- They begin lowering her body into the ground. Yuri’s mother is disappearing! They have closed her up and they are putting her into a hole. You can hear the casket bump and thump against the side of grave. Once again they are showing this burial as a series of real actions from the perspective of a little boy. There is nothing serene, elegant or beautiful about this. Perhaps he keeps looking to the sky for the beauty that lays in the wind, leaves and trees.




- The men begin shoveling dirt on the grave. They are quick and practical about their work. The sound of the dirt against the coffin is chilling. It’s the final push of the filmmaker to show this burial as a confusing and insensitive action through Yuri’s eyes.




- This is where it all finally sinks in. Yuri realizes, maybe truly for the first time ever, that his mother is not getting up and coming to take care of him. This is actually pretty common. People can sometime trick themselves into not being affected right until they see the coffin go in the ground. He doesn’t break down and cry or scream out to the sky. This may be too much for him to process or understand or maybe this is the filmmakers way of showing he is not typical. He is something different: quieter, more sensitive, a true poet. All he can do now is look to the sky. The metaphor of the dead leaves being carried off to uncertainty.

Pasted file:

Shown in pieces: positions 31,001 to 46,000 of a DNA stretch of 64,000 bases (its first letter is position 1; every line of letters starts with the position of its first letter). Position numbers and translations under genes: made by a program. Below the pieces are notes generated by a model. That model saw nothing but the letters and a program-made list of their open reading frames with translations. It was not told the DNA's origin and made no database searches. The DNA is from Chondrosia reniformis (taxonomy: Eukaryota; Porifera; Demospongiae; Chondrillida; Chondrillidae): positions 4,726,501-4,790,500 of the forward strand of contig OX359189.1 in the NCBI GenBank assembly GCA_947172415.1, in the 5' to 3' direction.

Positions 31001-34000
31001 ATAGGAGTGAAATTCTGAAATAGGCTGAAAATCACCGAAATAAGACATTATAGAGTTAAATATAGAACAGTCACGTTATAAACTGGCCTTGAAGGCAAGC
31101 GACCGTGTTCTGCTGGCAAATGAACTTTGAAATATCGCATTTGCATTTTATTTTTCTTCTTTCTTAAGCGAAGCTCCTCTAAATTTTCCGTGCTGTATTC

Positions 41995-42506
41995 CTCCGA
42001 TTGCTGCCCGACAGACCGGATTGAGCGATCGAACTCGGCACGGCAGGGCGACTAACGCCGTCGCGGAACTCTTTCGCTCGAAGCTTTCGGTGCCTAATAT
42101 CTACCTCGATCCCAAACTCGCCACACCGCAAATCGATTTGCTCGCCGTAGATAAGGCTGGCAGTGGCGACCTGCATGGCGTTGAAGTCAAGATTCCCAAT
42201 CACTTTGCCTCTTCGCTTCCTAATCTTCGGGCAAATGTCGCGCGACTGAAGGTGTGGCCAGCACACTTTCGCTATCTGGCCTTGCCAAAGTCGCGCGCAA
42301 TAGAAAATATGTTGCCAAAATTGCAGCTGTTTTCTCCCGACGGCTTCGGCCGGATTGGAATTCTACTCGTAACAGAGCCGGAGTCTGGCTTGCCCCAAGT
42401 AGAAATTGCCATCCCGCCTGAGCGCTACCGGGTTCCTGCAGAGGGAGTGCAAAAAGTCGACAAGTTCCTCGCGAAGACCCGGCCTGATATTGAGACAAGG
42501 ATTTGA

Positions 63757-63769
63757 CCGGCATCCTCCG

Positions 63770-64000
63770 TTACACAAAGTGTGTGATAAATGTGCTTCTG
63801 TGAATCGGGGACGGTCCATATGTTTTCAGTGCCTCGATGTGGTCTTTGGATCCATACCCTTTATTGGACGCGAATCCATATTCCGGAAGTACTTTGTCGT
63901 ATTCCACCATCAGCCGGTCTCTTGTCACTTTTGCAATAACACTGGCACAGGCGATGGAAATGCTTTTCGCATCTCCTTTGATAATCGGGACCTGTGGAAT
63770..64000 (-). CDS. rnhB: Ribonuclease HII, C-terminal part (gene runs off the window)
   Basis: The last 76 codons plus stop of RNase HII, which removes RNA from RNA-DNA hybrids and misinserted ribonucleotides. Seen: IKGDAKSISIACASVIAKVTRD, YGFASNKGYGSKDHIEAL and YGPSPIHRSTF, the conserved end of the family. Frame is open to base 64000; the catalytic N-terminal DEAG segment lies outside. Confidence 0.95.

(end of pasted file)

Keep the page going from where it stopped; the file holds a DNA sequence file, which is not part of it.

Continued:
I just want to take a little time here to explain how important the sound was to this scene in the movie. Once again, a lot of modern movies take the easy way out with a funeral. In most films I’ve seen the scene will be done in a silent montage accompanied by sad orchestral music. What was important to this scene was the sound of hammers closing the coffin, the sound of coffin bumping as it was laid in the ground and especially the cold, coarse dirt hitting the coffin.

So yeah, this scene does a great job of using camera and composition to show the utter confusion of a young boy attending the burial of his mother. The device of having the camera consistently at his eye level really puts you in a position to experience the events as he does. The up shots and down shots show the shift of power in his life (or at least the shift of who will look after and shape him as he grows). The decision to show the funeral as a series of events in a cold and practical way make the death and transition of the main characters life much more real than any other funeral scene I’ve seen elsewhere. Another great choice was the fact that in every shot Yuri is shown either on screen alone or at waist level with the adults around him (no interaction with these emotionless torsos). There is no shot where a comforting relative steps in and we see both Yuri and a caring adult sharing the shot, sharing this experience. This really nails the point that he is alone here and no one can really share his uncertainty or confusion.

I really wanted to break this scene down in particular and hopefully I’ll have more time to refine the boards for further study later on. Been super busy these days so I had to leave a lot of the shots of young Yuri in a super sketchy stage. Now that I’ve worked through a lot of the staging, I really want to take some time in the future and figure out how to accurately capture Yuri’s confused and bewildered expression in quick sketch form.